Bookie reveals $100,000 cost of denial-of-service extortion attacks

And that's just for starters – an online betting site tells all to…

And that's just for starters – an online betting site tells all to…

"Our first attack was in November last year. We got a demand for $50,000 from an unidentified source." These are the words of a UK-based online bookmaker who has agreed to speak to, on condition of anonymity, to reveal the full scale of the denial of service extortion threats that betting sites have been battling against for nine months.

The above scenario will be familiar to anyone involved in online betting. Someone, usually in customer services, will receive the email demand and they all know what happens next.

"They ask for money and then launch an attack," our source from the IT department of one site told us. "They use a SYN flood attack to kick off with, which is an easy attack to start off with using spoofed addresses [to flood the site]. They then launch a connection-based attack using compromised PCs and launch HTTP traffic from them."

The UK betting industry has agreed to stand firm against the gangs and is ignoring the demands for money, while cybercrime unit the National Hi-Tech Crime Unit investigates. But the attacks still continue – trying to take sites down when they would normally be taking huge volumes of bets for major sporting events.

Our online bookie said the attacks against Blue Square and Capital Sports earlier this week will continue in the run-up to England's big games in the Euro 2004 football tournament, which starts this weekend.

"We think we'll be attacked over the next couple of days. This is what happened before the Grand National when we came under attack on the Thursday before the race," he said.

Far from being sporadic attacks, a picture is emerging of systematic targeting of virtually every UK online betting site on an almost weekly basis.

"Three months ago we were hit by attacks from different parties over a six-week period. Pretty much every Saturday afternoon they would start. Some dissipated within an hour but the last one lasted for two days," our source said. This is backed up by other bookmakers, some of who have admitted publicly and some privately that they have been hit by denial of service attacks several times.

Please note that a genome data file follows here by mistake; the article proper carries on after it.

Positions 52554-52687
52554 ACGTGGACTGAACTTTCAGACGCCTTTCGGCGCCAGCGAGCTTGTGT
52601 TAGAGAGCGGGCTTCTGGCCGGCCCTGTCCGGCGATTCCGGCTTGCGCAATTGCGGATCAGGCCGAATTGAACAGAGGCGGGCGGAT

The only success the UK industry's stance has had so far is forcing the extortion gangs to reduce their demands. The pay-off price has now come down to around $25,000. That aside, the attacks show no signs of going away.

"It is just like spreading viruses – there are so many copycats. The only way it will stop is when it reaches saturation point. Once the gangs have been round all the betting sites four or five times and a lower number of sites pay up they will move to a different industry such as travel."

While our source said his site has only actually been knocked offline for two hours, there is still a price to pay. His firm has spent over $100,000 on technology measures to block the denial of service attacks.

This includes rehosting the ISP and a managed service by a Costa Rican company to filter out the denial of service traffic and route only the clean traffic to the site. Twenty thousand dollars also went on a 'doomsday' denial of service simulator from Spirent. And this doesn't even take into account the people resources and loss of revenue from downtime.

But paying up to the crooks doesn't help either. US firm Pinnacle paid up to a demand back in February – much to the glee of every other extortion gang out there. "A month later they've been hit again," our source said.

One of the big problems online bookies face is that their ISPs will just switch them off if the volume of the denial of service attack reaches a certain limit.

"If we get an attack of greater than 400MB our ISP will shut us off. But for an ISP that could probably take out their whole data centre, so that is only fair," he said.

That means until the police catch the gangs – there are believed to be two main ones originating from Eastern Europe who control tens of thousands of compromised PCs – or the gangs get fed up and move on to another industry, the IT departments of online bookmakers will have to be on their toes.

"It's one of the biggest concerns my boss has. It puts the whole department into turmoil when these problems happen. When taking thousands of telephone and internet bets your focus suddenly changes from making more money to 'oh my god let's keep the site up'," he said.